Adultery has long been an important potential issue for divorces. Indeed, at one time, adultery was the most salient ground that permitted a couple to dissolve their marriage. This remains true today. For example, under Maryland divorce laws, adultery is still a “for-fault” ground for seeking an absolute divorce. See Md. Code, Family Law, § 7-103.
Even in “no-fault divorce” states and jurisdictions – like the District of Columbia – adultery is still a relevant factor since divorce judges can consider allegations/proof of adultery when dividing marital property and making awards of alimony. This is also true in Maryland. Under both divorce statutes, when awarding alimony, divorce courts can consider – as one factor – the “circumstances” that led to the divorce. Courts in both jurisdictions also have some leeway when considering how to “equitably” divide marital assets and, as noted, adultery is a potential factor for alimony. But, generally, when evaluating adultery for these purposes, courts must evaluate the factor as an economic factor, not a moral one. So, as a commonly cited example, if one spouse has committed adultery and lavished expensive gifts on his or her lover, it is the economic impact on the divorcing couple’s wealth and finances that can be taken into consideration.
Same sex couples and adultery
One initial legal question that arises is: “what is adultery?” Under older laws, often, adultery is legally defined as “sexual intercourse” which generally means some form of vaginal intercourse between members of the opposite sex. Thus, under those definitions, “adultery” would only be relevant in a same-sex divorce if the adulterous spouse had relations with a member of the opposite sex. Some older laws also excluded fellatio and sodomy from the definition of “adultery.”
However, those older laws are changing. For example, as reported here, the highest court in New Hampshire just overturned a 2003 case decision that had defined “adultery” as voluntary intercourse between members of the opposite sex. The court held that, going forward, “adultery” in New Hampshire would be “defined as voluntary sexual intercourse between a married person and someone other than that person’s spouse, regardless of the sex or gender of either person.” That case involved an opposite sex couple seeking a “for-fault” divorce. The husband alleged that the wife committed adultery by engaging in an intimate relationship with another woman.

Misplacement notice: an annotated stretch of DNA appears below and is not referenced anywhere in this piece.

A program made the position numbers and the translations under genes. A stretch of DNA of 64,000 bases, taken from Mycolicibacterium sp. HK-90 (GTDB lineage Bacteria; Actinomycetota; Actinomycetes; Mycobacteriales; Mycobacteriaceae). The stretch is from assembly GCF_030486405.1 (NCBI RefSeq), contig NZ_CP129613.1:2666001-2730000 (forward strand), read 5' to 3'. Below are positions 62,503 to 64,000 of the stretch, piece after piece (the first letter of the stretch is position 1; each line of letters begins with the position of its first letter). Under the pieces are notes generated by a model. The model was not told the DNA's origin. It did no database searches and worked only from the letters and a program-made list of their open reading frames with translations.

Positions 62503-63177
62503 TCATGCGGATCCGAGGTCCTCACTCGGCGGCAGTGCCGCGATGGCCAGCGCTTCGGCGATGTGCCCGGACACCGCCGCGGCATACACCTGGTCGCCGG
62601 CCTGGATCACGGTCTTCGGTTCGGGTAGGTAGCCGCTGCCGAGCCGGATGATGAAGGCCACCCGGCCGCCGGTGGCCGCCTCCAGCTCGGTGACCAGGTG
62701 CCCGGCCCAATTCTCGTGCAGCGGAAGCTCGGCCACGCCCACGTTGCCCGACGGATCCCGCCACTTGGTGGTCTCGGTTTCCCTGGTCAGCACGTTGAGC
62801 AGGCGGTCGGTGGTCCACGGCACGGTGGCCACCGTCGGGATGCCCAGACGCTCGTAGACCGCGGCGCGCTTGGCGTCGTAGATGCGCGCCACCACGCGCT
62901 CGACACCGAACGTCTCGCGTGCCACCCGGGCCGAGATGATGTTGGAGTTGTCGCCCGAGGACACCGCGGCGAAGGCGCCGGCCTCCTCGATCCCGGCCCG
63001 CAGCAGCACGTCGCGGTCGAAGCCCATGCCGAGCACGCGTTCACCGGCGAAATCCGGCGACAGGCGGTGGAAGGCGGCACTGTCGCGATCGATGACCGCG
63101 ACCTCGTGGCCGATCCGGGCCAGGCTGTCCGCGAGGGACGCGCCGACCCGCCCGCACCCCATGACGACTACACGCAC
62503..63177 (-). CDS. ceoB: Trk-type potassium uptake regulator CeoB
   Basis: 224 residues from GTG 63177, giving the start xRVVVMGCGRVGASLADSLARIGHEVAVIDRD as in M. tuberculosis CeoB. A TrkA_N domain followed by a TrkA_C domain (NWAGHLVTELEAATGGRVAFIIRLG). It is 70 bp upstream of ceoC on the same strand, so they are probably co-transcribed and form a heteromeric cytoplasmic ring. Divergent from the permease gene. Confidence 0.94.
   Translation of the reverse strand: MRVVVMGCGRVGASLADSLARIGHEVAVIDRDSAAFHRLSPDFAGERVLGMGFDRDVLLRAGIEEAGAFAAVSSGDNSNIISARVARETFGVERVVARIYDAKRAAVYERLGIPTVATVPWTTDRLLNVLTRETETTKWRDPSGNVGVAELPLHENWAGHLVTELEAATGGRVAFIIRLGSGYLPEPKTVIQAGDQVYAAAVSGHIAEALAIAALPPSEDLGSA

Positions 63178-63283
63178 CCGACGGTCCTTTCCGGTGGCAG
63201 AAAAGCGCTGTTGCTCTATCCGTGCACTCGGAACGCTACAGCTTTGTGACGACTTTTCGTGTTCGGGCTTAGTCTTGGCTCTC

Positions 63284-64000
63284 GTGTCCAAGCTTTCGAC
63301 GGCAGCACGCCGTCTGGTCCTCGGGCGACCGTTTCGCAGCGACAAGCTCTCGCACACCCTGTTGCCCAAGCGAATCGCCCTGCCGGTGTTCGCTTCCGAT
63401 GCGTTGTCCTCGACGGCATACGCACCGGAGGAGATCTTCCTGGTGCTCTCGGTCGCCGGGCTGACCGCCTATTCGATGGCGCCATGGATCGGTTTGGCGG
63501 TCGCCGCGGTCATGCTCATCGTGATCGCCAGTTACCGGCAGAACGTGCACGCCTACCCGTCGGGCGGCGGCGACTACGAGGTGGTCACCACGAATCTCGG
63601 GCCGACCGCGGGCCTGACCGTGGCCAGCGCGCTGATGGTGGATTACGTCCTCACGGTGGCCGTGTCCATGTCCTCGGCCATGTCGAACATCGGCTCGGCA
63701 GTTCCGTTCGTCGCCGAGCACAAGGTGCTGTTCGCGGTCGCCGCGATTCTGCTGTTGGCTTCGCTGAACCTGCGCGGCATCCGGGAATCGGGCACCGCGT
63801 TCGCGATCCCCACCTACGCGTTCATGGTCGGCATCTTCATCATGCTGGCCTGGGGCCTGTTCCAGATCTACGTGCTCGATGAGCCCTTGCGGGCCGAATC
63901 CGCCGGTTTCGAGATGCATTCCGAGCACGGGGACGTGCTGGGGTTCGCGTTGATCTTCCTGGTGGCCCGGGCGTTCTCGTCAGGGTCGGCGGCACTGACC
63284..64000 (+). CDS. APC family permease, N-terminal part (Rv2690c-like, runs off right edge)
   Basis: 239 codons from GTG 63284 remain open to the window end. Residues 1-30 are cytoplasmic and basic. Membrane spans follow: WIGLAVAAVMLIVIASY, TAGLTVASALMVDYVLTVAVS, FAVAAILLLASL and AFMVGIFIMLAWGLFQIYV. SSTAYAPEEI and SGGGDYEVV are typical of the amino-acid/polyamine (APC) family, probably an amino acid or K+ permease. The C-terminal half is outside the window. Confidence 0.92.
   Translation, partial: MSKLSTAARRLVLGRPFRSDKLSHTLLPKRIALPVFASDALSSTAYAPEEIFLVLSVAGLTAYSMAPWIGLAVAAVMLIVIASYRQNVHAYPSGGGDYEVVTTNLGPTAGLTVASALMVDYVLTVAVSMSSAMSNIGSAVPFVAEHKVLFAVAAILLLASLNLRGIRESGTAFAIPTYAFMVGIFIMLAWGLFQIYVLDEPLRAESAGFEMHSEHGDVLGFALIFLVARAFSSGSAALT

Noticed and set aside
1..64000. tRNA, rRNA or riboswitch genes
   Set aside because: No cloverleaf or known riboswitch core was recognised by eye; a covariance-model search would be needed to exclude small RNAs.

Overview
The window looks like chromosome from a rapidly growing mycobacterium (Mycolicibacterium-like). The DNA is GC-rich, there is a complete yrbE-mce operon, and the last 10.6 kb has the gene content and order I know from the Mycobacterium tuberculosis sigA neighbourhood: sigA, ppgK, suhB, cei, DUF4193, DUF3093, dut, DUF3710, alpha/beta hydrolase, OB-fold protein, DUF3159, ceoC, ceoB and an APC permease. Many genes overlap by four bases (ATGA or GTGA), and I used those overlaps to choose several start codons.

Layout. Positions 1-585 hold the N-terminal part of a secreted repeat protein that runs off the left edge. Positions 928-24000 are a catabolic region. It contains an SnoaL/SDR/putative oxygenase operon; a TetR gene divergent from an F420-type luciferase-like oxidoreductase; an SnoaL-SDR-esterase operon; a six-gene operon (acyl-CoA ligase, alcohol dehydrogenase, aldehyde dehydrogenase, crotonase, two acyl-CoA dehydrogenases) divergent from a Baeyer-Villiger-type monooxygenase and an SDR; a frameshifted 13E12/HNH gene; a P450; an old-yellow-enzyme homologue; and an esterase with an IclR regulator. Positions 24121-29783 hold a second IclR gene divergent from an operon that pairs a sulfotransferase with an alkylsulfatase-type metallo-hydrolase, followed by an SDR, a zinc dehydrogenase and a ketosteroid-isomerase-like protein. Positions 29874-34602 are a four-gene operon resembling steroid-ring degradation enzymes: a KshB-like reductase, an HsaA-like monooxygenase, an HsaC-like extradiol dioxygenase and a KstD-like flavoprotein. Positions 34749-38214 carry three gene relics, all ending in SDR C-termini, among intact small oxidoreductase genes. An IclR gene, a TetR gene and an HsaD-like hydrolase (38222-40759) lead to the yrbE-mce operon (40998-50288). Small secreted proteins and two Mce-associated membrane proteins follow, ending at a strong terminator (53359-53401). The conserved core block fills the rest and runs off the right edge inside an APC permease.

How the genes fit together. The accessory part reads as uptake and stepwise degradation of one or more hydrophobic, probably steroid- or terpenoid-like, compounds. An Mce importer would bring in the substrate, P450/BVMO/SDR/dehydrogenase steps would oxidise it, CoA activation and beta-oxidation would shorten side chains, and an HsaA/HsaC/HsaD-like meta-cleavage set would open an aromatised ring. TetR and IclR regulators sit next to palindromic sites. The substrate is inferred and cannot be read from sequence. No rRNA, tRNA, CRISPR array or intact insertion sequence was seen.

The updated New Hampshire definition of “adultery” is similar to the definitions that exist in Maryland and DC. Thus, in both jurisdictions, “adultery” by one spouse will be deemed adultery regardless of the sex of the person with whom sexual relations were had. As noted, in DC, proof of adultery with respect to a same sex couple could have an impact on an award of alimony or division of property. In Maryland, proof of adultery could be grounds for a “for-fault” divorce and could also be used as a factor impacting an award of alimony/division of property.
What about adultery and “open marriages”?
It must be noted that adultery would be less relevant to couples with “open marriages” – marriages where the spouses have agreed that one or both may have sexual relations with persons outside the marriage. Legally, this generally goes under the concept of “condonation.” Basically, if adultery is condoned, then adultery cannot be used as a “for-fault” ground for divorce in Maryland. That being said, condoning sexual relations with others does not necessarily imply condoning use of marital assets with respect to other sexual partners. Thus, with an “open marriage,” the economic impact of adultery might still be a factor for divorce courts to consider when apportioning marital assets and making alimony awards.
Maryland and D.C. Divorce and Family Law Attorneys
For more information, contact the seasoned and experienced Maryland and D.C. divorce, family law and estate planning attorneys at The Law Offices of Thomas Stahl. We have the experience and expertise you need. Schedule a consultation today or call us at (410) 696-4326 or (202) 964-7280.